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Mukerjee: Successful conception in a patient with PCOS using the integrated approach: A case report


Polycystic ovary syndrome is the most common cause of anovulatory infertility (infertility due to the ovaries not releasing an oocyte during a menstrual cycle), affecting reproductive-aged women.1 Diagnostic criteria of PCOS includes clinical signs of hyperandrogenism, menstrual irregularities, and sonographic evidence of polycystic ovaries; however, obesity and impaired glucose tolerance are also common indicators.2

Apart from affecting a woman’s fertility, PCOS is also associated with metabolic disorders like increased risk of type II diabetes, hypertension, chronic heart diseases, dyslipidemia and obesity. Due to these reasons, PCOS at any age requires immediate attention and prompt treatment.3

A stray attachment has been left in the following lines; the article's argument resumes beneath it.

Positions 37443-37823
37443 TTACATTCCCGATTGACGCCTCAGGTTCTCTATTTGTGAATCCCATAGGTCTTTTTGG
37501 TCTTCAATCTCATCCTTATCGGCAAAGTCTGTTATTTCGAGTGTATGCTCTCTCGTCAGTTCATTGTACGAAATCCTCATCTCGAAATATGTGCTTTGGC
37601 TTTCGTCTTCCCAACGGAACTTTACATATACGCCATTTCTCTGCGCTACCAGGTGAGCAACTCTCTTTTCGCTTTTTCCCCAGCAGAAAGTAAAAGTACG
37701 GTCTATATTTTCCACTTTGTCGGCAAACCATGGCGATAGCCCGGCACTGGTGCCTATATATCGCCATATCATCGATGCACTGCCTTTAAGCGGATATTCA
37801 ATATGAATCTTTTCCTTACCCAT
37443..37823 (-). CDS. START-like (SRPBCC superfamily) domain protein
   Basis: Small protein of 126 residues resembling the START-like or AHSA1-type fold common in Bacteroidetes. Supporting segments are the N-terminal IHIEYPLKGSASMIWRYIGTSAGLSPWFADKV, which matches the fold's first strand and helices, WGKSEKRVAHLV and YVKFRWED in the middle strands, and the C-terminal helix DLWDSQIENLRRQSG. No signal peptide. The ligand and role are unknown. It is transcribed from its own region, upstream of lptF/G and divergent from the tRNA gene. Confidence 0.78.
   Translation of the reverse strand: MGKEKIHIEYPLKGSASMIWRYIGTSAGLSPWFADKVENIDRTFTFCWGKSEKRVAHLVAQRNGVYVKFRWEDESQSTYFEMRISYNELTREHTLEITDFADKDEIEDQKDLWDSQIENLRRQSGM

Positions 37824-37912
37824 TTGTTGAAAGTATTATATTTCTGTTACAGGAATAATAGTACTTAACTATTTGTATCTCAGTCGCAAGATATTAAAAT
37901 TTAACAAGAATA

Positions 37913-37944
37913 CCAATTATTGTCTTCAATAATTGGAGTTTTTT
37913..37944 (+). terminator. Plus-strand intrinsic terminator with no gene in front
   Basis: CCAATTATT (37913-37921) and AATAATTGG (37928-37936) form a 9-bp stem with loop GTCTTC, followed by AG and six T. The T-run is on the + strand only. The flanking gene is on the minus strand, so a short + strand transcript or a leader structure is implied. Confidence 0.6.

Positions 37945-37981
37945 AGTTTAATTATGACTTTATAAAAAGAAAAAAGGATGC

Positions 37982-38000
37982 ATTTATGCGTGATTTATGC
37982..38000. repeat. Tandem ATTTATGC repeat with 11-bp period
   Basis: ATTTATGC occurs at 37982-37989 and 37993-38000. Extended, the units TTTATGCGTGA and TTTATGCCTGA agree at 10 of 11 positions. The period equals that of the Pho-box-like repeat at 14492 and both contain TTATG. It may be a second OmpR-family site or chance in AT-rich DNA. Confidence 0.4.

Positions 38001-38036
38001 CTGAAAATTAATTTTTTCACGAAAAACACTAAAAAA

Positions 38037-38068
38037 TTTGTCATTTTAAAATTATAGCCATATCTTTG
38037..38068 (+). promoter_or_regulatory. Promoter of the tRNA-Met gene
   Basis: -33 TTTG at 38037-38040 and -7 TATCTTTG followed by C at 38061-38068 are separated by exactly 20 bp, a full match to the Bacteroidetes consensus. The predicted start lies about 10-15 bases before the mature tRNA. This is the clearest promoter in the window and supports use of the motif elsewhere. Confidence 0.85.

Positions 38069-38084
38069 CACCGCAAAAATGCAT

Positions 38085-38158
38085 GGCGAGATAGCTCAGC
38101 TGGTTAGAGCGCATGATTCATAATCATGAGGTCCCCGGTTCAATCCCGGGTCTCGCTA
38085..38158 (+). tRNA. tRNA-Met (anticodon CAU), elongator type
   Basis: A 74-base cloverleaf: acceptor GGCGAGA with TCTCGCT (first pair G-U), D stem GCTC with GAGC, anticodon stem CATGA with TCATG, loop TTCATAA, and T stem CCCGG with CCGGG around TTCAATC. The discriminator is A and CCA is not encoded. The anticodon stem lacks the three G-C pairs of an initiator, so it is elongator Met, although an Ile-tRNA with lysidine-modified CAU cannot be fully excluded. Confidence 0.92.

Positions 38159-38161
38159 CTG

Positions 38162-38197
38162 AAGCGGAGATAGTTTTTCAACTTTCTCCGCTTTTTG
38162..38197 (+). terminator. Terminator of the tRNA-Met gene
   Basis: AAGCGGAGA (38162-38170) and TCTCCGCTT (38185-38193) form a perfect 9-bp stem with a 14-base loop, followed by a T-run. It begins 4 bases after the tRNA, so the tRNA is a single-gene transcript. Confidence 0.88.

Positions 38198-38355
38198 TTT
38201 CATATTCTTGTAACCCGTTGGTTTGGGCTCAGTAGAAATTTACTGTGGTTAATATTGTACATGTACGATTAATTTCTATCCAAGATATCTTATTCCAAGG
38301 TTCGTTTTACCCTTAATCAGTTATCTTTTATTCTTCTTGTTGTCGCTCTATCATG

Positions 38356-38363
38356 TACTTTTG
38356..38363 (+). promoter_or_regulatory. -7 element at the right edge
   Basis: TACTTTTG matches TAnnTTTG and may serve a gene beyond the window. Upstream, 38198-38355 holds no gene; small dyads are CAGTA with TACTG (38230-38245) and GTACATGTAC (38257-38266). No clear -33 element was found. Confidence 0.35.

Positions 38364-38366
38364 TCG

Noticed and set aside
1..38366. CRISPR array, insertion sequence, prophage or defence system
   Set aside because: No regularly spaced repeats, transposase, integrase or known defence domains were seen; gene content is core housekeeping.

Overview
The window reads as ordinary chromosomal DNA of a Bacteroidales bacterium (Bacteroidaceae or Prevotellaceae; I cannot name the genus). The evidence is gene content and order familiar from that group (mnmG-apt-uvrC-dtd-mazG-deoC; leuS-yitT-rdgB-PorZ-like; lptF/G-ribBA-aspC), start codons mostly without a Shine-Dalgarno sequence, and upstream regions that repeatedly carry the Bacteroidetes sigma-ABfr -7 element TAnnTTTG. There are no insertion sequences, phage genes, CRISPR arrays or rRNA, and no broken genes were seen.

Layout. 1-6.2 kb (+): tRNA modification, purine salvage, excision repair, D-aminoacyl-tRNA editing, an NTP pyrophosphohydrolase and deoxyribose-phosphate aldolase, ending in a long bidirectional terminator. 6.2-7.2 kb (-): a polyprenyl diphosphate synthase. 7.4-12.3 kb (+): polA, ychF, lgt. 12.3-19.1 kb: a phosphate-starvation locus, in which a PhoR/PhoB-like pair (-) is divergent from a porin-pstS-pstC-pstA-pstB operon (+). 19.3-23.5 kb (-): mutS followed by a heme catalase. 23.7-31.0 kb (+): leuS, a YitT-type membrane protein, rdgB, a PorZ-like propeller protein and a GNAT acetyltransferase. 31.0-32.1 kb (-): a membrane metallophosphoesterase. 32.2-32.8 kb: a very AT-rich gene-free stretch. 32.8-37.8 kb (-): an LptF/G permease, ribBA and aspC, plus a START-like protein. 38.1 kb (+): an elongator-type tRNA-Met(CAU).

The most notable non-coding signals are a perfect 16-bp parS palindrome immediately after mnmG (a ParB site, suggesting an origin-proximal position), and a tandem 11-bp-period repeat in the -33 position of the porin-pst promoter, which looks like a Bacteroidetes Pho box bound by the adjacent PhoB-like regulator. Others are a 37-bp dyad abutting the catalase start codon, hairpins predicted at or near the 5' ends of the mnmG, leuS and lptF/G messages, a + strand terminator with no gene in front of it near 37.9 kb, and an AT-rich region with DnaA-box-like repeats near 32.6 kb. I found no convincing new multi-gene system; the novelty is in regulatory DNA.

To increase chances of a successful pregnancy, it is imperative to first determine which set of symptoms the patient is exhibiting and accordingly provide appropriate treatment regimens, as well as counsel the patient on infertility treatment options. A pre-treatment intervention should focus on improving modifiable risk factors, such as obesity, before attempting therapy with metformin or other medications.1

Obesity can worsen the PCOS phenotype. It has been observed that obese PCOS patients have more severe PCOS clinical features, such as severe metabolic parameters, hyperandrogenemia and menstrual abnormalities, than do the normal-weight PCOS women.4 Obesity can negatively impact ovulation induction cycles too.5 Consequently, lifestyle interventions to achieve weight loss in obese PCOS women, have led to improvement in metabolic parameters, menstrual bleeding patterns and ovulation.6 Hence, obese women with PCOS are advised to begin treatment by first losing weight.1

Therefore, in the present case study, an ‘Integrated Approach’ consisting of a nutrient-rich diet that is low in glycemic index (GI), moderate in complex carbohydrates, and protein, along with ayurvedic herbs, exercise and de-stressing was advised to help the patient with weight loss, manage dyslipidemia and lower fasting insulin levels that together helped in successful conception.

Case Report